5.479. of heaven, or tigress dam: until he reached Brundusium's winding ramparts, built of old By Cretan colonists. There icy winds Constrained the billows, and his trembling fleet Feared for the winter storms nor dared the main. But Caesar's soul burned at the moments lost For speedy battle, nor could brook delay Within the port, indigt that the sea Should give safe passage to his routed foe: And thus he stirred his troops, in seas unskilled, " '
7.404. Move forth in order and demand the fight, And knew the gods\' approval of the day, He stood astonied, while a deadly chill Struck to his heart — omen itself of woe, That such a chief should at the call to arms, Thus dread the issue: but with fear repressed, Borne on his noble steed along the line of all his forces, thus he spake: "The day Your bravery demands, that final end of civil war ye asked for, is at hand. 7.405. Move forth in order and demand the fight, And knew the gods\' approval of the day, He stood astonied, while a deadly chill Struck to his heart — omen itself of woe, That such a chief should at the call to arms, Thus dread the issue: but with fear repressed, Borne on his noble steed along the line of all his forces, thus he spake: "The day Your bravery demands, that final end of civil war ye asked for, is at hand. ' "
7.445. Think that the Senate hoar, too old for arms, With snowy locks outspread; and Rome herself, The world's high mistress, fearing now, alas! A despot — all exhort you to the fight. Think that the people that is and that shall be Joins in the prayer — in freedom to be born, In freedom die, their wish. If 'mid these vows Be still found place for mine, with wife and child, So far as Imperator may, I bend Before you suppliant — unless this fight " "7.449. Think that the Senate hoar, too old for arms, With snowy locks outspread; and Rome herself, The world's high mistress, fearing now, alas! A despot — all exhort you to the fight. Think that the people that is and that shall be Joins in the prayer — in freedom to be born, In freedom die, their wish. If 'mid these vows Be still found place for mine, with wife and child, So far as Imperator may, I bend Before you suppliant — unless this fight " '7.450. Be won, behold me exile, your disgrace, My kinsman\'s scorn. From this, \'tis yours to save. Then save! Nor in the latest stage of life, Let Magnus be a slave." Then burned their souls At these his words, indigt at the thought, And Rome rose up within them, and to die Was welcome. Thus alike with hearts aflame Moved either host to battle, one in fear And one in hope of empire. These hands shall do Such work as not the rolling centuries 7.455. Be won, behold me exile, your disgrace, My kinsman\'s scorn. From this, \'tis yours to save. Then save! Nor in the latest stage of life, Let Magnus be a slave." Then burned their souls At these his words, indigt at the thought, And Rome rose up within them, and to die Was welcome. Thus alike with hearts aflame Moved either host to battle, one in fear And one in hope of empire. These hands shall do Such work as not the rolling centuries ' "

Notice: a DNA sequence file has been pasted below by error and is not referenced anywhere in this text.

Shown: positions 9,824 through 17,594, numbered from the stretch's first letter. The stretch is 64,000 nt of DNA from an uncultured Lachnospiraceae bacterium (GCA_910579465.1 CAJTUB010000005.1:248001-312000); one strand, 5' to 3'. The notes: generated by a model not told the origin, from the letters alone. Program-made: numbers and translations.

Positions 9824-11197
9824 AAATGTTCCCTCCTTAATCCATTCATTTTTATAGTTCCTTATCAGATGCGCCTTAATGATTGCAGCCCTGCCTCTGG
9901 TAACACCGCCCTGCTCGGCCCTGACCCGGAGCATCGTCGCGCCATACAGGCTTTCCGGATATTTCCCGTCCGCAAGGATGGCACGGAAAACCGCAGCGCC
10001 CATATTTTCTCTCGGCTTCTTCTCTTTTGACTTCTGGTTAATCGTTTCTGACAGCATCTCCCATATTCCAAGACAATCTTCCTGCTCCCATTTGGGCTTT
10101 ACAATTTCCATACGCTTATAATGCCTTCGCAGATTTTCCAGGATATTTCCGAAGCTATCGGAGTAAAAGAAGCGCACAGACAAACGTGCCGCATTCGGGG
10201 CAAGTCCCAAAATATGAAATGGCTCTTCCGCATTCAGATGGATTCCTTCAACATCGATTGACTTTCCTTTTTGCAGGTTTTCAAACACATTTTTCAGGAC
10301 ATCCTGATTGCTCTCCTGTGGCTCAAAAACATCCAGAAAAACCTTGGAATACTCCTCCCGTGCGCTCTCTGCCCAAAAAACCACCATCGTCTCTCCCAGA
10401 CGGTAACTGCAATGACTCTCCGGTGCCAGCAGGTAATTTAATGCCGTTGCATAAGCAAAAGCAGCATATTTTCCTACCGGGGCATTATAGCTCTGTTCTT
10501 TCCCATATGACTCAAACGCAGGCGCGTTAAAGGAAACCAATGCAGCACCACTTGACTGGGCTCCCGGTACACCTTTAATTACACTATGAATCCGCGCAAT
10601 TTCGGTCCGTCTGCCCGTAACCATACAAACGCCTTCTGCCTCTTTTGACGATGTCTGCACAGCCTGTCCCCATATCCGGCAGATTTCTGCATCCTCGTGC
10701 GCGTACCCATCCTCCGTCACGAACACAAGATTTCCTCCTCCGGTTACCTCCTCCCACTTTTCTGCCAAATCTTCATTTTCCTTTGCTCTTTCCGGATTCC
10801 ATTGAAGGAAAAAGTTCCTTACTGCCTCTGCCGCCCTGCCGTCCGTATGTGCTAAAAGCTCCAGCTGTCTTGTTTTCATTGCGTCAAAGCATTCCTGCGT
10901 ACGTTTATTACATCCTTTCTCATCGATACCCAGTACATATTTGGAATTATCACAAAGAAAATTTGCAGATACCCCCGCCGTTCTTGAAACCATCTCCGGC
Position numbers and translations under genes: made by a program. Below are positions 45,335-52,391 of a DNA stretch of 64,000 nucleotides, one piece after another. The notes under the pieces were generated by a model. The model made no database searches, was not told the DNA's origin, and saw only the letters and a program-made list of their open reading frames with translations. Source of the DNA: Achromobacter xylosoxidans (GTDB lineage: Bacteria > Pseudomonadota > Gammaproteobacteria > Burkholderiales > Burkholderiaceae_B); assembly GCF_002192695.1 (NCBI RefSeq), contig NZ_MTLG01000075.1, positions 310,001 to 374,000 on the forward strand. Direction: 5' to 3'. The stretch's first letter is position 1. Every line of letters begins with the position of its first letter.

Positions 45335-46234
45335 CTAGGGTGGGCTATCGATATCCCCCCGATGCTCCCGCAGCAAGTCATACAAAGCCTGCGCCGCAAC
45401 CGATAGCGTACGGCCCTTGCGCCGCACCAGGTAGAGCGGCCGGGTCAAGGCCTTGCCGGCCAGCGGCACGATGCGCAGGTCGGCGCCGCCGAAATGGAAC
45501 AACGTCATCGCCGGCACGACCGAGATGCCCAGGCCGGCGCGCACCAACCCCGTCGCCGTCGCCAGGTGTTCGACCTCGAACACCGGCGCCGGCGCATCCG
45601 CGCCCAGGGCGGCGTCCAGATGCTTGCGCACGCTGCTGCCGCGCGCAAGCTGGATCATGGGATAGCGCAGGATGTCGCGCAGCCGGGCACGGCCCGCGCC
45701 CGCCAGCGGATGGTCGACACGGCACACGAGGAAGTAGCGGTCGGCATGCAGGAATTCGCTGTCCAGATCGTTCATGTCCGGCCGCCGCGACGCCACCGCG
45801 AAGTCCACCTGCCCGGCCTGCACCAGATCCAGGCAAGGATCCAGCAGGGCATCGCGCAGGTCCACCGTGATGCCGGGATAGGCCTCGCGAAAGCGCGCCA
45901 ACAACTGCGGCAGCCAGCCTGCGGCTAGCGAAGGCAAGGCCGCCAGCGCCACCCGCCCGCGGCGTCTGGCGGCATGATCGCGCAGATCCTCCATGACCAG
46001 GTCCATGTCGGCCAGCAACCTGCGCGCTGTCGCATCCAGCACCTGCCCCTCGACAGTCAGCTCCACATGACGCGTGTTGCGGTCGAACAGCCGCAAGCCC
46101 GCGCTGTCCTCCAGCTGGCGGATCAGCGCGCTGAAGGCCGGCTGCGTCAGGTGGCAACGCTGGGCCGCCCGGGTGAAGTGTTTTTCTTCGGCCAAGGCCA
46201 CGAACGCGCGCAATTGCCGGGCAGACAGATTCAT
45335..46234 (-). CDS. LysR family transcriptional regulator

7.796. When thou art present. Then upon his steed, Though fearing not the weapons at his back, Pompeius fled, his mighty soul prepared To meet his destinies. No groan nor tear, But solemn grief as for the fates of Rome, Was in his visage, and with mien unchanged He saw Pharsalia's woes, above the frowns Or smiles of Fortune; in triumphant days And in his fall, her master. The burden laid of thine impending fate, thou partest free " "
8.698. Kneel to the king he made. As Magnus passed, A Roman soldier from the Pharian boat, Septimius, salutes him. Gods of heaven! There stood he, minion to a barbarous king, Nor bearing still the javelin of Rome; But vile in all his arms; giant in form Fierce, brutal, thirsting as a beast may thirst For carnage. Didst thou, Fortune, for the sake of nations, spare to dread Pharsalus field This savage monster's blows? Or dost thou place " '
8.722. And proved himself in dying; in his breast These thoughts revolving: "In the years to come Men shall make mention of our Roman toils, Gaze on this boat, ponder the Pharian faith; And think upon thy fame and all the years While fortune smiled: but for the ills of life How thou could\'st bear them, this men shall not know Save by thy death. Then weigh thou not the shame That waits on thine undoing. Whose strikes, The blow is Caesar\'s. Men may tear this frame